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  1. #1
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    60mm Electrothermal propulsion test round base

    The photographs show the base stub of a 60mm electothermal propulsion test round.
    As described below it is made of stainless steel with a very thick base.
    Rim diameter is 105mm
    Height 80mm
    Base thickness about 35mm
    Weight 2196 grammes (yes that's correct, not a typo, over 2kg due to the thick base)
    The info and link below are from youtube.
    Does anyone have any photographs or drawings of what the complete round would look like?
    Dave.

    http://www.youtube.com/watch?v=FNGEWZxlE30
    In the early 1990's the US Navy sponsored a project to build and test a massive 60mm bore, ten-shot, autoloading electrothermal-chemical anti-missile cannon. The huge cannon mechanism and barrel are about 14 feet long and weigh a few tons. The cannon is shown firing test projectiles, but the ultimate goal was to fire guided or steered projectiles which were being developed in another project. Most of the rounds fired in the tests shown are "conventional" rounds using conventional solid propellant. Some of the rounds, as indicated by the onscreen text, were electrothermal propulsion test rounds. Those used various conventional propellants or mixtures of one or more types of it, plus a high-energy electrical pulse through the propellant, in hopes that the electrical energy would be converted into kinetic energy. The cannon mechanism is of the revolver type, where the revolver cylinder is indexed by hydraulic actuators. There are ten removeable chambers in the cylinder. The rounds of ammunition were typically constructed like plastic shotgun shells, but were bottle-necked, not cylindrical. They had a "high base" of thick stainless steel, and a body of moulded polyethelyne.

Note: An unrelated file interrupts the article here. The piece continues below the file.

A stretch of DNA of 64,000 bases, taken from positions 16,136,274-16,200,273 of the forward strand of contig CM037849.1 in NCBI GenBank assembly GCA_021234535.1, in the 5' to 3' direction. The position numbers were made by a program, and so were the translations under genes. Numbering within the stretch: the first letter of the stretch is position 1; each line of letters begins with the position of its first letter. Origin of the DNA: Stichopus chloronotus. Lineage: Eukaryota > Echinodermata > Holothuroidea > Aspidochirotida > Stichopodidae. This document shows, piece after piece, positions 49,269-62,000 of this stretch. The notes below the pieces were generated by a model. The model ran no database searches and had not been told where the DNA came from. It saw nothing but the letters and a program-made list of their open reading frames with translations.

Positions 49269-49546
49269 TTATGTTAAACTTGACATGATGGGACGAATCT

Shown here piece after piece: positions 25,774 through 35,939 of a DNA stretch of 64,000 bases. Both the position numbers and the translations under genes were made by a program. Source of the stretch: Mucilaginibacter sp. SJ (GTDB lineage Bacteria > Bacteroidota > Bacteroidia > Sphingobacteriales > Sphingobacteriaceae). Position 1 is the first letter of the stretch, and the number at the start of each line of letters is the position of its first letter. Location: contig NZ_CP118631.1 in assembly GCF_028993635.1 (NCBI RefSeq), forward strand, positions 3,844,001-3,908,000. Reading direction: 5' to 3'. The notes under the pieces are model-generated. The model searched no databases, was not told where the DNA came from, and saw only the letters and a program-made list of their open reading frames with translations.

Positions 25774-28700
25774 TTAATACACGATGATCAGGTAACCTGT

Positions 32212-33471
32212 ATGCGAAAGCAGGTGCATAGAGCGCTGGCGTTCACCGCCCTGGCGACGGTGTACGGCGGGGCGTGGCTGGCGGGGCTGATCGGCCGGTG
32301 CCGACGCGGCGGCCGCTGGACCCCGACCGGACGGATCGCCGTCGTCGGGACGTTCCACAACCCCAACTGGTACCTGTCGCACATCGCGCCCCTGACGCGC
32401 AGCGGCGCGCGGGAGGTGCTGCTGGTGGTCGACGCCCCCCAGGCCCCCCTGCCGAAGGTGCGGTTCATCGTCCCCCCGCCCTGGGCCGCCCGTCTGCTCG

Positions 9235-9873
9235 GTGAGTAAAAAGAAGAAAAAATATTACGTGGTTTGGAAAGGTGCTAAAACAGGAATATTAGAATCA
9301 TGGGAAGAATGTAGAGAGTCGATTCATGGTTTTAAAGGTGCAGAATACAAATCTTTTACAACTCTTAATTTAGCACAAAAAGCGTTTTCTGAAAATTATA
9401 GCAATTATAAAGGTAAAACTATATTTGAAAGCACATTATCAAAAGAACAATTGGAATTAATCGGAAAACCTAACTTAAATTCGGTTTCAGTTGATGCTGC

The action of this huge revolver was reminiscent of the M1895 Nagant Russian service revolver, in that there was a mechanism to cause an overlap between the chambers and the barrel at each discharge. This is called a "gas seal" revolver system. See a more thorough description of the venerable M1895 Nagant "gas seal" revolver here:
    http://en.wikipedia.org/wiki/Nagant_M...

    This project was loosely at least part of the Reagan ""Star Wars" program, aka "Strategic Defense Initiative" or simply SDI. More info on that late Cold War event here: http://en.wikipedia.org/wiki/Strategi...

    The 60mm ETC gun was mounted on a "CIWS" mounting as used aboard US Navy and navies of other allies. CIWS is the "Close-In Weapons System," a radar-controlled 20mm Gatling gun used to defend warships against anti-ship cruise missiles. The USN name for the system is "Phalanx." Read more about this sytems here: https://www.google.com/#hl=en&scl...

    One of the Navy's press releases on this project reads:

    "The 60 mm electrothermal-chemical (ETC) demonstrator was built and tested as part of the Navy's ship self defense development effort. The program conducted integrated tests of a new 60 mm rapid fire ETC gun/autoloader, CIWS mount, electric pulse power source, and ETC cartridge. The program has resulted in many advances in ETC propulsion including: reliable rapid fire electrothermal (ET) power transfer through a gun breech; repeatable rapid fire gun/propelling charge interface; and demonstration of ETC propulsion in an automatic gun system. Successful operation of the CIWS mount in an ETC environment has shown that EMI is not a significant design issue. The program has successfully proven that ETC technology is moving beyond the laboratory phase and is applicable to advanced weapon system development.